sun 21/07/2024

CD: U2 - Songs of Experience | reviews, news & interviews

CD: U2 - Songs of Experience

CD: U2 - Songs of Experience

The Irish rockers return, but this time you'll have to pay to play…

'The wedding photographer was a *little* unconventional, yes'

When Irish rock band U2 marked the release of 2014’s Songs of Innocence by loading it into everyone’s iTunes for free, it was an attempt to find a new angle on the "event release". While it was certainly that, it wasn’t, shall we say… universally well received.

Thankfully, for its companion piece, Songs of Experience, the band has opted for an altogether more traditional delivery system. There will be no humanitarian air-drops of WAVs over the shire counties – you can tell the Home Guard to stand down.

This, of course, means we're paying for the pleasure this time round – so what do we get? Well, U2 have rarely been a band to retread old ground, most recently opting for the kind of studied emotional swell that is often mistaken for feeling on shows like The X Factor, where sentimental is taken as a synonym for sentiment. Songs of Experience contains much of this kind of thing, including a platitudinous fixation on love. “Love Is All We Have Left” we are assured, while Bono sings something about babies crying on doorsteps, and something else about nothing stopping this from being the best day ever. Then there’s “Love Is Bigger Than Anything Else”, which is 30 per cent song and 70 per cent motivational meme. Elsewhere, “Get Out of Your Own Way” follows a similar route, sounding more like a self-help manual than a rock song.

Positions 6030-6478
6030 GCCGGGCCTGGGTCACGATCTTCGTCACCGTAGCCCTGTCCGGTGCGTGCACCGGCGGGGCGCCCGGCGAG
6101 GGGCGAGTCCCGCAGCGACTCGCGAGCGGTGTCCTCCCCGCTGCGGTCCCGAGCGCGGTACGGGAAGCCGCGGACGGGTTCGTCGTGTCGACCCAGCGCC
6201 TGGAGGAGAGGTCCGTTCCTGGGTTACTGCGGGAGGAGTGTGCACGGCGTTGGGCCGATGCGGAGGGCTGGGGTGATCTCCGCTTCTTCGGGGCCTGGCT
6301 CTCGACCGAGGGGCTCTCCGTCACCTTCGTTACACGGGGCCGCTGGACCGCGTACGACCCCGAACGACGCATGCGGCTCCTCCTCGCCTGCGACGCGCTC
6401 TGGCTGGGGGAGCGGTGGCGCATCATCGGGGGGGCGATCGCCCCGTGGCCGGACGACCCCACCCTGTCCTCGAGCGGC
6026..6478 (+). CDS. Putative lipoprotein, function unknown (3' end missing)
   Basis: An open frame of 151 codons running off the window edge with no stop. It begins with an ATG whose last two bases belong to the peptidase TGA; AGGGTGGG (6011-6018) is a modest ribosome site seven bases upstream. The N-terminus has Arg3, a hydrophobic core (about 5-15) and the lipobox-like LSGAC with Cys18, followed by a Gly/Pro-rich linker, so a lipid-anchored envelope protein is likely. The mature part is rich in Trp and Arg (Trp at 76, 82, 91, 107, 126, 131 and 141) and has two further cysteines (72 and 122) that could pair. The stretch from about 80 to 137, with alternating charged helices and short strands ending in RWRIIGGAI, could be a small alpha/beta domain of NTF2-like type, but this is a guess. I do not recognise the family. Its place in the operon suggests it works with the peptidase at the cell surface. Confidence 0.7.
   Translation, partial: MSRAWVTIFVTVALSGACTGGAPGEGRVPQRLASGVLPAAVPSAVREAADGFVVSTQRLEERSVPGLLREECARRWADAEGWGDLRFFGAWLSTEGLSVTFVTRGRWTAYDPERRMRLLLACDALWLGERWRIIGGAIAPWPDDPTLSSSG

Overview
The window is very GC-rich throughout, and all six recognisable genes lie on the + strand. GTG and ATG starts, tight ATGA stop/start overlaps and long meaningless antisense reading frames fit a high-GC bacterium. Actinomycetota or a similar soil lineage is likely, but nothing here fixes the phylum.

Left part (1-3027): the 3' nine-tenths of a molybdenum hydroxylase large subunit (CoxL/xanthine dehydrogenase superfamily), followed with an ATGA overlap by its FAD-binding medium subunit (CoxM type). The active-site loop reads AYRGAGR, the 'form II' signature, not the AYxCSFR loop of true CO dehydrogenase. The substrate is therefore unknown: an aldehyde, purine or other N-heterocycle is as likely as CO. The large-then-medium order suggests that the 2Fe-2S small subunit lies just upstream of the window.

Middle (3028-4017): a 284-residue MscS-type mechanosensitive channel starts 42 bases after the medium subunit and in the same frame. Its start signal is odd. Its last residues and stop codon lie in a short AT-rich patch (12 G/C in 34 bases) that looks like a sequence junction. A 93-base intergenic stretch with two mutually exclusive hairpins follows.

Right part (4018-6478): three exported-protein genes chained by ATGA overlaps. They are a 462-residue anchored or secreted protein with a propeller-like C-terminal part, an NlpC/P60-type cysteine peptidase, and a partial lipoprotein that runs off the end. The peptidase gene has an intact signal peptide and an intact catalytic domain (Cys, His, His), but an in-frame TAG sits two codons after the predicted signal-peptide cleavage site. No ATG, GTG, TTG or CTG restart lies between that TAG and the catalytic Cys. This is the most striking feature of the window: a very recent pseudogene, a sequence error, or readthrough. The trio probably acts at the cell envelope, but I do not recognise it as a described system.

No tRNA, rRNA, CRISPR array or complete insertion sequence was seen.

There are a few decent tunes to reward the determined listener

It’s a shame, as these tracks come to define Songs of Experience in the same way that excessive bloating defines IBS, and there are a few decent tunes to reward the determined listener. “Lights of Home” and “American Soul” both stomp about determinedly enough and show that there’s still the passion to make a right old racket on occasion. The former, in particular makes the most of Bono’s voice, which is at its best when being tested. “The Blackout”, meanwhile, sees the singer slip on his leather trousers of old for a little slink around the block. There’s post-punk in the bass, disco in the drums, and the whole thing is shot through with confidence and wry humour.

These are, however, occasional glints and largely obscured by the characterless, by-numbers puff that surrounds them. The ratio is still way off, and the real worry is that either the band can’t see it, or just don’t care.


These tracks come to define Songs of Experience in the same way that excessive bloating defines IBS


Editor Rating: 
Average: 2 (1 vote)

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